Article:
"What you risk reveals what you value."
We took a risk. We packed up and left a city we had lived in for 20+ years, moved our children thousands of miles away from their friends and family, and took the ultimate chance. I am so glad we did. We taught Henry and May that RISK IS GOOD. It's isn't always easy. It is scary. It can be daunting. But it taught us all about being flexible, curious and to enjoy one anothers company. It taught us that we value adventure, travel and that we like learning about new things. It exposed us.
We jumped right in and made the most of our time living in the UK. We moved at the perfect time...time to help the Queen celebrate her 60 years on the throne, time to see London shine bright at the Summer Olympics and time to welcome a new royal Prince into our adopted country. We came to understand what makes the British people tick...their quirky humour, their sensibility, their love of a Sunday Roast at their local pub, and their love all things to do with the weather.
We took a risk. We hiked, swam, dirt scootered, beach combed, safaried, walked, canoed, jumped, ran and biked our way all over the UK, Europe and Africa. We lived a normal life in Twyford. Our kids were the only Americans in a British school. Henry played cricket...a game that we still don't understand but he does. May competed against elite British gymnasts and discovered that she is great at other sports too. Pete strengthened his job credentials substantially along with a renewed business confidence. I became an expat and understand the quick friendships that form with other expats - friendships lead an accelerated life when you are an expat. They have too. People come and go so fast. We also formed some deep friendships with the lovely people of Twyford.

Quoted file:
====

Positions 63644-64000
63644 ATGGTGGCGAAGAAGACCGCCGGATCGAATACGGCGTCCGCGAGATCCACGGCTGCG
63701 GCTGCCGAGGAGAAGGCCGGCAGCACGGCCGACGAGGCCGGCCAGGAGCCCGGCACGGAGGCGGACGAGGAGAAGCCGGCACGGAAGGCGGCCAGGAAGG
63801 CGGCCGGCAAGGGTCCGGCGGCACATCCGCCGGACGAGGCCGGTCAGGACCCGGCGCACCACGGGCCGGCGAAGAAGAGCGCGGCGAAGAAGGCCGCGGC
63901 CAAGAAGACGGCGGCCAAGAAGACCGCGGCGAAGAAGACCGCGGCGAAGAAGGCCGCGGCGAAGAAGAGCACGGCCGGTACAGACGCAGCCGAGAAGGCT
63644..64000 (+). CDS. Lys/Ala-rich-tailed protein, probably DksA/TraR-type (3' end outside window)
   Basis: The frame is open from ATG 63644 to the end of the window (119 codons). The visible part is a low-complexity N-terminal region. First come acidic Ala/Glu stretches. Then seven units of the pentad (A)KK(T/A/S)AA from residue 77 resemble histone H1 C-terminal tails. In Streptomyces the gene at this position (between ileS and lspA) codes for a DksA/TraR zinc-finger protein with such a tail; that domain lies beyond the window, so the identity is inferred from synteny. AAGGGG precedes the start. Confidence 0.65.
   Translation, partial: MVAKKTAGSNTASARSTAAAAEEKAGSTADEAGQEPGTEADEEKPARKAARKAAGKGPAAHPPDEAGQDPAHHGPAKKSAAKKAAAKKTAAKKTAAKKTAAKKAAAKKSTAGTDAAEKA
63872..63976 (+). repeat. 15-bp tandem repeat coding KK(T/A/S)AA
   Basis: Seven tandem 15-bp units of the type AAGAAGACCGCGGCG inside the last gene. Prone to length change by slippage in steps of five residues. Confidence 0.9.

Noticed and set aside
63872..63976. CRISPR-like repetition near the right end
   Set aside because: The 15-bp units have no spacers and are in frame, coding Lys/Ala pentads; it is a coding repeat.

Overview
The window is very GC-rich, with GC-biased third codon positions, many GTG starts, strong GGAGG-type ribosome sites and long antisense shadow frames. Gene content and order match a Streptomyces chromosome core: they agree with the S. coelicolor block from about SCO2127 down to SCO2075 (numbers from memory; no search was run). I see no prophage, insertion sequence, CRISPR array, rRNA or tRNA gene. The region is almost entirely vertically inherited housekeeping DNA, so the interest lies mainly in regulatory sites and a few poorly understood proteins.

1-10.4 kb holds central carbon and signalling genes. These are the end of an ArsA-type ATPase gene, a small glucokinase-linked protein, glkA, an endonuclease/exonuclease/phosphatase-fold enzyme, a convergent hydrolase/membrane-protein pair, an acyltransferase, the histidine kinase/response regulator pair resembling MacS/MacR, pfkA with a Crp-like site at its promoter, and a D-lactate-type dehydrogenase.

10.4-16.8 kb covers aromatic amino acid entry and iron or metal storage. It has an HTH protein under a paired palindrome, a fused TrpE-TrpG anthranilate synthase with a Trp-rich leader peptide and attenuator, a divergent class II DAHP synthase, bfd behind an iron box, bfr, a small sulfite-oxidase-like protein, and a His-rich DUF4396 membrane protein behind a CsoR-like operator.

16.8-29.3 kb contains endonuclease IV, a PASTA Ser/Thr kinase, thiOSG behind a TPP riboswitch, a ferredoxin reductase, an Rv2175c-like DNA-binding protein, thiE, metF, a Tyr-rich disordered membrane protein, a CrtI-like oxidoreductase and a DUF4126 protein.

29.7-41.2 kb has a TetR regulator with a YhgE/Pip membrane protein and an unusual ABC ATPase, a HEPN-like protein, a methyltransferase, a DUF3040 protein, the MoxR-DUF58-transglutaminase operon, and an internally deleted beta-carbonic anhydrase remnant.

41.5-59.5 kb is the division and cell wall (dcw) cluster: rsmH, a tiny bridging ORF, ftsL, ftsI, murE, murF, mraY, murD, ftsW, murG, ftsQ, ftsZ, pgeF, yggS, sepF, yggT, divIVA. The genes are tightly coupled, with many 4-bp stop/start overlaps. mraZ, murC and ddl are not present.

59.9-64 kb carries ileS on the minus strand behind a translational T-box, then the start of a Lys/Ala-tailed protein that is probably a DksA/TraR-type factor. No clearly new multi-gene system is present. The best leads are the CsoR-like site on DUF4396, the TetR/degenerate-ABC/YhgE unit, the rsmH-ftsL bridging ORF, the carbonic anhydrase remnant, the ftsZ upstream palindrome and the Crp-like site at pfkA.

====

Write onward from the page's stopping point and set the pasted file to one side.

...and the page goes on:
"Certainly, travel is more than the seeing of sights; it is a change that goes on, deep and permanent, in the ideas of living."
Our idea of living has changed. We learned that wherever we are, as long as we are together, that is home. We learned that we don't need a "huge" house to be comfortable...sometimes smaller is cozier. We re watched the entire series of "Friends" and exposed our kids to many inappropriate, 20-something, scenarios. We saw the way other cultures live, in mud huts, no shoes, blurred-cataract eyes, but with a sense of family and community so strong as to seem unbreakable. We felt the simple pleasures of walking to town, to the shops, mean so much more now that we have been forced to re-acclimate to the "American" way...in the car...all...the...time. We embraced the Sunday tradition of a long country walk in the woods, no matter the weather, with a follow up Sunday roast at the local pub. Life slowed down, but not idle.
"The real voyage of discovery consists not in seeking new landscapes but in having new eyes."
We have new eyes. They have been opened, opened wide with all of our experiences and memories. Opened wide with new friendships and the confidence that only travel can bring. Our eyes are open to an enduring love of all things British: bunting, Cadbury chocolates, Nutella (not technically British but we learned to love it in Britain), bangers and mash, the impeccable driving skills all Brits possess, chips, the unique slang/lingo, crisps, a proper cuppa tea, biscuits, a pint of warm ale, how great a Pimms or a gin and tonic taste on a hot day, windy, rocky beaches, fields of sheep, the fascination of all things Royal, British bacon, the wearing of hats to social events, horse racing, the Tube, Harrods, the beauty of the British countryside, the pomp and circumstance, London cab drivers, and the fierce pride that the Brits have for their country.
So we say pip pip and cheerio to our adopted home. We say HIP HIP HOORAY to Great Britain. We return to the US of A with open eyes, new ideas in how we want to live and with the satisfied knowledge that we jumped at a chance of a lifetime and took a risk. Well done to us.